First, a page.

After finishing your pen test and writing the report, you should plan to have a discussion with the client about the findings in the report. During the formal hand-off process, you'll need to get confirmation from the client that they agree that the testing is complete and that they accept your findings as presented in your report. Use the meeting to discuss with the client anything that needs to be clarified or changed in the report before they can be confident in its conclusions.
Gaining the client's acceptance is of paramount importance, as they will not automatically be satisfied with your report just because you have written one. They need to be convinced that the test was worthwhile from a business standpoint and that it truly met the objectives set out during the planning phase. You could, for example, provide them with a cost–benefit analysis (CBA) of implementing your recommended mitigations. The client may also wish to assess how well the test adhered to the established scope. They may even benefit from a better understanding of your testing methodology. In certain circumstances, they may also voice their concerns with how the test was handled. Ultimately, you must work with the client to address their concerns and prove to them that the test was conducted in their best interests.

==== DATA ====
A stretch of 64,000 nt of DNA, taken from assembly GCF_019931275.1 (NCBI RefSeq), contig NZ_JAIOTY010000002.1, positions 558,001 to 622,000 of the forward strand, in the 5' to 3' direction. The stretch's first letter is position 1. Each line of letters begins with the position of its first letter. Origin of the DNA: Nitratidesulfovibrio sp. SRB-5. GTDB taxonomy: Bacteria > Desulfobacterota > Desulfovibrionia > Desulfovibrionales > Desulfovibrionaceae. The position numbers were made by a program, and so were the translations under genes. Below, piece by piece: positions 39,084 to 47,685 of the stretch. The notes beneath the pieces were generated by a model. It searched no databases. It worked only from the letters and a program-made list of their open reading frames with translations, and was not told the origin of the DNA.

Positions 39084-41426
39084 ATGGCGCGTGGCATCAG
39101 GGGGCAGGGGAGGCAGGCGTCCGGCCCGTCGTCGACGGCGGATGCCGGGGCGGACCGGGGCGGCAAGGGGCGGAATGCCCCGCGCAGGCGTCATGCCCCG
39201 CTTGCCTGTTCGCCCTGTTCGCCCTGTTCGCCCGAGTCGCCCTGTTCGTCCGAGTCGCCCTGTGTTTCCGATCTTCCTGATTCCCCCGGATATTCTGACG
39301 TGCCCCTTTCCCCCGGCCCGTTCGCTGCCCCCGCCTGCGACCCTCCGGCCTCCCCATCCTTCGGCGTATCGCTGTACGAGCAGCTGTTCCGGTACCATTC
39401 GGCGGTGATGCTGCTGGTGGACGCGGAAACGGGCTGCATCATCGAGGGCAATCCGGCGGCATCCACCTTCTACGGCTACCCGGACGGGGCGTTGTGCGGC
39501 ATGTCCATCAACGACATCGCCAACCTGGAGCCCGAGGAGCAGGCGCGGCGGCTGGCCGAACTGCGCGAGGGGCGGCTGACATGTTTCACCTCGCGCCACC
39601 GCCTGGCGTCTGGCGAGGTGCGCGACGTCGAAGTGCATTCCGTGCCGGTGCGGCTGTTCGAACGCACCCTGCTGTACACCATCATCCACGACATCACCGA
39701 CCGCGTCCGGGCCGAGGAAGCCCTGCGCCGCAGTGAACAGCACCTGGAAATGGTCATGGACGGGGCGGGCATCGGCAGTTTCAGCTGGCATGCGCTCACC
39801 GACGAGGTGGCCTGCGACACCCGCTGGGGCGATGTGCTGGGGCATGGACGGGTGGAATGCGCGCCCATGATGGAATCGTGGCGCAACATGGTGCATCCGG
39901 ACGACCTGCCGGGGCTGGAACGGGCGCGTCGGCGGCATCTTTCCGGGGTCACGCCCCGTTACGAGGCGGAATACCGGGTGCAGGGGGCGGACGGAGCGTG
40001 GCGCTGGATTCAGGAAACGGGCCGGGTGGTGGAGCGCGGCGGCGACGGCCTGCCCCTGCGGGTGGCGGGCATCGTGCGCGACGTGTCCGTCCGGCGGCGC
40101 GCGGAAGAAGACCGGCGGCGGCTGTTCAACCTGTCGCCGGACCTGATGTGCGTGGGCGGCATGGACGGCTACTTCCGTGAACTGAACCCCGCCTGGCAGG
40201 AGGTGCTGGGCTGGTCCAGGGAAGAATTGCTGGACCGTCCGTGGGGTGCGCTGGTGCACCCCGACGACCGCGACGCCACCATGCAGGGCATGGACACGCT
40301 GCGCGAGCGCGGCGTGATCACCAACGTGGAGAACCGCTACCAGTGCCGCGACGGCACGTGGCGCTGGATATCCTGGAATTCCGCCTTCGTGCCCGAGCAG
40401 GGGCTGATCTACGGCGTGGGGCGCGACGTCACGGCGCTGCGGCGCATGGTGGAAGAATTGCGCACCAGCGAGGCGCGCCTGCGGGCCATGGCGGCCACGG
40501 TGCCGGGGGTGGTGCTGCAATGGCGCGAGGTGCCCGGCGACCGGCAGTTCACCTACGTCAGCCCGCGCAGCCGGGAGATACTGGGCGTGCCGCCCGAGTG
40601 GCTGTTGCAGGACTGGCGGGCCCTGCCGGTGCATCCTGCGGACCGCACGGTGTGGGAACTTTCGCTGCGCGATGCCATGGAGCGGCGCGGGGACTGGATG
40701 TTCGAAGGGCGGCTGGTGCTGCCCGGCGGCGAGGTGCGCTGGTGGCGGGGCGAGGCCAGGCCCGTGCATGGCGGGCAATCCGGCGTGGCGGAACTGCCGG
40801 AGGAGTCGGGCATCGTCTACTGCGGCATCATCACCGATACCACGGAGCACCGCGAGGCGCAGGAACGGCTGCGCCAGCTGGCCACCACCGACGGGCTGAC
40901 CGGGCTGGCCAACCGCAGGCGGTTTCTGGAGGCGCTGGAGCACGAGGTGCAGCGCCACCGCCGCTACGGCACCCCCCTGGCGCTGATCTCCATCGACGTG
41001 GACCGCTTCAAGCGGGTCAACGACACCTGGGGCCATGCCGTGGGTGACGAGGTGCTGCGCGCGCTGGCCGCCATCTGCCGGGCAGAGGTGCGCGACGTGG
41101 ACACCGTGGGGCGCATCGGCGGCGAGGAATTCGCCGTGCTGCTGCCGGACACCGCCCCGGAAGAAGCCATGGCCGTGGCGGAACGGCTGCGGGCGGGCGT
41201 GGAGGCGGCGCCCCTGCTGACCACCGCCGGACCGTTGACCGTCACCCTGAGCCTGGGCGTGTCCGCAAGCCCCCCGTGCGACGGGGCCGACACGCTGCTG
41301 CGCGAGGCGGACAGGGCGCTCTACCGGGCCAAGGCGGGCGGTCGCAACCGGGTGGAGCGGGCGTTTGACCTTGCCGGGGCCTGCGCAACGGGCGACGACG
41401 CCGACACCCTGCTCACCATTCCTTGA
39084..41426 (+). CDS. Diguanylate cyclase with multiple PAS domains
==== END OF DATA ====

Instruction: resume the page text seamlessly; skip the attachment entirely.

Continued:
Even though the pen test engagement is formally over with, you might still have a few final tasks to complete as a follow-up. Some examples include:
- Scheduling additional tests with the client organization.
- Working with the security team that will implement your recommended mitigations.
- Checking back with the client to see how their mitigation efforts are going.
- Researching and testing new vulnerabilities that your team discovered during the test.
- Researching vulnerabilities that the team couldn't recommend a mitigation tactic for.
- Informing the organization if a mitigation tactic is eventually found.